More than 1,200 staff were off work with sickness at Brighton and Hove’s main NHS hospital trust on Boxing Day, according to new figures.
And about a third of those of sick – or 396 of 1,202 – had the coronavirus. This was up 54 per cent from the 257 covid-related absences the week before.
The trust runs a number of hospitals, including the Royal Sussex County Hospital, the Royal Alexandra Children’s Hospital and the Sussex Eye Hospital – all in Brighton. It also runs hospitals in Shoreham, Worthing, Chichester and Haywards Heath.
University Hospitals Sussex employs almost 20,000 people across five main hospital sites in Sussex and has an operating budget of more than £1 billion.
An earlier NHS “situation report” said that staff absences had reached a recent peak of 1,173 on Wednesday 8 December.
NHS England medical director Stephen Powis said that health services were on “a war footing”, with covid-related staff absences more than doubling in a fortnight.
Across England, the number of NHS staff off work with covid-19 increased from 18,800 on Sunday 19 December to 24,600 on Boxing Day – a 31 per cent rise in one week.
Professor Powis said that new nurses and reservists were being recruited to deal with pressures as Nightingale hubs were being set up across the country to tackle a surge in coronavirus patients.
He added: “We don’t yet know the full scale of rising omicron cases and how this will affect people needing NHS treatment.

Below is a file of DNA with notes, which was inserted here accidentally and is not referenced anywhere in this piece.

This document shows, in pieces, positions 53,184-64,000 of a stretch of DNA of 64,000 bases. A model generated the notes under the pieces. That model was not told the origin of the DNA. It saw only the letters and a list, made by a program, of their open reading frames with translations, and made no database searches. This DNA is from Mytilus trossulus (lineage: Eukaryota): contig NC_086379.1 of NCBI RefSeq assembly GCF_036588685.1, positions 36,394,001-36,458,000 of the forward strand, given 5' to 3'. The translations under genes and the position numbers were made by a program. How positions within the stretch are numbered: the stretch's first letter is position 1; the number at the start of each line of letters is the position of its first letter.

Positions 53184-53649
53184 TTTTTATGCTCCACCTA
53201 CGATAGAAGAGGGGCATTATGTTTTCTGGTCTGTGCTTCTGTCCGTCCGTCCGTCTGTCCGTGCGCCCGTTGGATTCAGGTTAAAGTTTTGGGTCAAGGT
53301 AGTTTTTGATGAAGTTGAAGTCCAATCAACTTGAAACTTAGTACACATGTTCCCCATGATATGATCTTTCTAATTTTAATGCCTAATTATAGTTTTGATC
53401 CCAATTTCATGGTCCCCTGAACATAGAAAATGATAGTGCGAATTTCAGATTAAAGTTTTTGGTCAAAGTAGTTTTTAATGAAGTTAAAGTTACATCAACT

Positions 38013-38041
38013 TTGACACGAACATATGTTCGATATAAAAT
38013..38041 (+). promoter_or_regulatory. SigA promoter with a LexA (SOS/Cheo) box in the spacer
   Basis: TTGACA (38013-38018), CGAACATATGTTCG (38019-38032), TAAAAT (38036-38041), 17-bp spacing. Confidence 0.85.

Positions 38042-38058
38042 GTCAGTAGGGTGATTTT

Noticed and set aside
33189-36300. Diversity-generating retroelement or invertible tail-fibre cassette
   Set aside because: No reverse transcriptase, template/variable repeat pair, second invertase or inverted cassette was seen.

“But having hit a 10-month high for the number of patients in hospital with covid, while wrestling with sharply increasing staff absences, we are doing everything possible to free up beds and get people home to their loved ones.”
He said that it was vital to keep as many NHS staff as possible at work in the next few weeks.
Those with negative “lateral flow test” results on day six or seven of their self-isolation – with tests taken 24 hours apart – no longer had to stay indoors for a full 10 days.
But calls are growing for the government to cut this further after the American government reduced the self-isolation period to five days for asymptomatic cases.
NHS Providers chief executive Chris Hopson said that staff absences could pose a bigger challenge to the health service than patients needing treatment for the virus. Staff were having to be redeployed to fill gaps.
The government said that, while early evidence suggests the new omicron coronavirus variant was less likely to cause serious illness than previous strains, it was ready to impose new measures in England if necessary.
England is the only country in the UK to have ruled out extra restrictions before the new year.